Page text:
“We felt like that was an important aspect of helping our delivery system partners manage both risk and exposure — but also public concern,” said Dr. Ray Costantini, Bright.md’s CEO. So far, he said, that’s mostly meant “making sure that all of those patients who do have flu symptoms get treated appropriately and effectively and quickly to minimize exposure for the more common condition that really is a much bigger risk to population health and people’s well-being.”
When Bright.md’s AI interviews raise a red flag for a possible coronavirus case, the software automatically arranges for the patient to have a video encounter with a physician at the health system. The 15 health systems in the U.S. and Canada that use Bright.md’s software sometimes let their patients use the system for no additional cost, or charge them a fee of up to $35 per visit.
In the U.S., fear about the coronavirus may be spreading faster than the virus itself.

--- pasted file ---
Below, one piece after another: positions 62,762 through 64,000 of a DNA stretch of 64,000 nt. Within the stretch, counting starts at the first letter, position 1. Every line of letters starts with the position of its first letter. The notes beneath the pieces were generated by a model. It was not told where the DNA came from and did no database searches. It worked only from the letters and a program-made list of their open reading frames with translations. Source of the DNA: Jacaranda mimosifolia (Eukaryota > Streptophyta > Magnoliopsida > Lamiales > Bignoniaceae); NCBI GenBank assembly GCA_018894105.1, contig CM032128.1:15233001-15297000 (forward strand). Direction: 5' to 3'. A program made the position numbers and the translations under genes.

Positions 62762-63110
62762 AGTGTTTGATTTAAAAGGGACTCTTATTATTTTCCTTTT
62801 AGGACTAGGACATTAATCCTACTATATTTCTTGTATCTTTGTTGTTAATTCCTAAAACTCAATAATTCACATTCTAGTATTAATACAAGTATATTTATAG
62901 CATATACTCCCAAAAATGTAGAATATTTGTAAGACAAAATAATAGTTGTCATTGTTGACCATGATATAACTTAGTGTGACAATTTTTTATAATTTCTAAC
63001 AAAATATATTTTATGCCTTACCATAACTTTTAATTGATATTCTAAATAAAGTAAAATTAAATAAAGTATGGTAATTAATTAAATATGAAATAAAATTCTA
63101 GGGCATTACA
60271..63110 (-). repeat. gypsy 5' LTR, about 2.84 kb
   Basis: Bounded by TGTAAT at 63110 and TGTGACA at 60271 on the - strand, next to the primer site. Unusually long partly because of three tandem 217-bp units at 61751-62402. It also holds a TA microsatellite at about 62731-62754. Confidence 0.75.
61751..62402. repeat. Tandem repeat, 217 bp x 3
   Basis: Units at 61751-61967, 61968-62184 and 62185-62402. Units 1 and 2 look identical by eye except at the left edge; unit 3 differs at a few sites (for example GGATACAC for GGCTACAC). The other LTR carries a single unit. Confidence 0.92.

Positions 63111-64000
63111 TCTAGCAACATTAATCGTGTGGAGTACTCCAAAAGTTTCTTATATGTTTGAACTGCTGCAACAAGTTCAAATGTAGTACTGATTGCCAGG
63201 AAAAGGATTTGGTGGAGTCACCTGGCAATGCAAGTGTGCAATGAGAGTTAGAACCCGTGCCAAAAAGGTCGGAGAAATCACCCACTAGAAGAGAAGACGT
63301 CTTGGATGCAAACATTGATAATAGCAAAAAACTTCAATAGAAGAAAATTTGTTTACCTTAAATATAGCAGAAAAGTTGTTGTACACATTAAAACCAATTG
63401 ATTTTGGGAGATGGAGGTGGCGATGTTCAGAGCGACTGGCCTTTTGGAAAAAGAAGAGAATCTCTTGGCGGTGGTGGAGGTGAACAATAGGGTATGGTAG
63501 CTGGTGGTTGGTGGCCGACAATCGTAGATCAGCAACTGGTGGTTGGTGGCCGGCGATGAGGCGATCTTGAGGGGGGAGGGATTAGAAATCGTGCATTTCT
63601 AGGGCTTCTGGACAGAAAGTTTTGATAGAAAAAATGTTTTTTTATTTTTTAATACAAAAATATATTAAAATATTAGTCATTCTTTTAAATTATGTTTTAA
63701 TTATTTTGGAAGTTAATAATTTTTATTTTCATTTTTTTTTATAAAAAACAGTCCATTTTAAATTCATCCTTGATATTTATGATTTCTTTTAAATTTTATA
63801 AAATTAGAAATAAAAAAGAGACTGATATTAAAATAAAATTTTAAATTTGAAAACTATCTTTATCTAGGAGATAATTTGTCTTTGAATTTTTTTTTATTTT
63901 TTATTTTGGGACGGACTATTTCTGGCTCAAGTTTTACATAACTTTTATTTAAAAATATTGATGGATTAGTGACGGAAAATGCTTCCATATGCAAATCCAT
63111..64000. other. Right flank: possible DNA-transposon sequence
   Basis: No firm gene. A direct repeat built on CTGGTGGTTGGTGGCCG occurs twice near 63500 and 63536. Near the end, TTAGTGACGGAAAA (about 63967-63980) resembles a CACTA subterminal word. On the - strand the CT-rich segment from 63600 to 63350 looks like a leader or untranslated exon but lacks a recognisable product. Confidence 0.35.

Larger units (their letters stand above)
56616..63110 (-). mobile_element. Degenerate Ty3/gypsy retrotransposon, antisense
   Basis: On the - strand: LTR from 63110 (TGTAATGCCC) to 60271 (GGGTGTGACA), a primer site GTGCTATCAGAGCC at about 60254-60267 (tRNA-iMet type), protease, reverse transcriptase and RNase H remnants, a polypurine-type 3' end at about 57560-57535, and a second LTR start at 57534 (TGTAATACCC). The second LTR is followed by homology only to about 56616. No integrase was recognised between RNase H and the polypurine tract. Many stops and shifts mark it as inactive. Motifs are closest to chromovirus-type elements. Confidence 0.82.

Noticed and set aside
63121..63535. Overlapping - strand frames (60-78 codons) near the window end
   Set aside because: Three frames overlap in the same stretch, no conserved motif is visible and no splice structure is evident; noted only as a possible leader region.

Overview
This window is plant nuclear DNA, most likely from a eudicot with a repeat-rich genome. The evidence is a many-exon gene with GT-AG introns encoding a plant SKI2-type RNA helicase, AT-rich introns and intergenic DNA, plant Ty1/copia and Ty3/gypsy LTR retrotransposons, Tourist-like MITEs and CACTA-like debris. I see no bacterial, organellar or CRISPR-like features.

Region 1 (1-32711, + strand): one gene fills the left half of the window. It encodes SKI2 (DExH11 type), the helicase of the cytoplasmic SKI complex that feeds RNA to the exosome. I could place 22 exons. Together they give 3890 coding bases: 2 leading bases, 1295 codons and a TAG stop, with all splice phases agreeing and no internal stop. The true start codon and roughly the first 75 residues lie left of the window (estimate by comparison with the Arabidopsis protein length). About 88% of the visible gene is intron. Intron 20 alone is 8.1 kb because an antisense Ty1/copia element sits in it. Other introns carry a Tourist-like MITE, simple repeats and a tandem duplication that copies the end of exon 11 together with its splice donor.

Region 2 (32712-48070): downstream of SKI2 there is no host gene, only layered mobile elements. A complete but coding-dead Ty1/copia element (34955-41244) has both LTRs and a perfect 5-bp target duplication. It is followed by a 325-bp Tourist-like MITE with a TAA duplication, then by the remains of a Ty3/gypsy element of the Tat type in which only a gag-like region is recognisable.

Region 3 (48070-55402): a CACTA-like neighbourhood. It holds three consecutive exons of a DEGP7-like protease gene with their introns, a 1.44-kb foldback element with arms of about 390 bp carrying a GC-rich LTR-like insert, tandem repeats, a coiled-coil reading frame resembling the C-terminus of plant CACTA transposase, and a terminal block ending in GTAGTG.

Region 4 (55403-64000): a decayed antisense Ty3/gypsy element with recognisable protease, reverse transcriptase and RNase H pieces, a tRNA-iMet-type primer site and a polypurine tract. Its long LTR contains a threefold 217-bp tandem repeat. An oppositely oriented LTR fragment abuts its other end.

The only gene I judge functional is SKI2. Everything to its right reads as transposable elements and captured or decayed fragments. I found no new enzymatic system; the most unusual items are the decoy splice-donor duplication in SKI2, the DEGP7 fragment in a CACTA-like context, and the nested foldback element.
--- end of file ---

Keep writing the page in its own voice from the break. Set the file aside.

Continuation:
So when Buoy Health, a Boston-based startup that offers an AI-powered symptom checker, added a coronavirus tool to its platform on Tuesday, it did so with the goal of correcting misinformation, said Andrew Le, Buoy’s CEO and co-founder.
After users enter symptoms into the latest version of the Buoy app, it asks if there’s a specific diagnosis they’re worried about. As soon as a user starts typing “coron…,” for example, the word “coronavirus” appears. Tapping the word prompts the app to ask about relevant symptoms and risk factors, all of which Buoy took from the CDC guidelines.
Depending on their answers, users will get directed to one of two paths: high or low risk for coronavirus. High-risk consumers are advised to head to an emergency room — and are told to call beforehand to give the facility the chance to prepare.
“We see patients every three seconds,” said Le. “We have the potential here to help identify outbreaks before people get to the hospital.”
As part of its more long-term efforts to address coronavirus, Buoy is also partnering with a HealthMap — a disease detection project run by researchers from Boston Children’s Hospital — to help map any potential clusters of the new illness. If Buoy and HealthMap were to document a grouping of coronavirus-like symptoms in one location, for example, they could alert public health officials and hospitals.
“We’re trying to match what’s happening in the world with what’s happening on the ground,” Le said.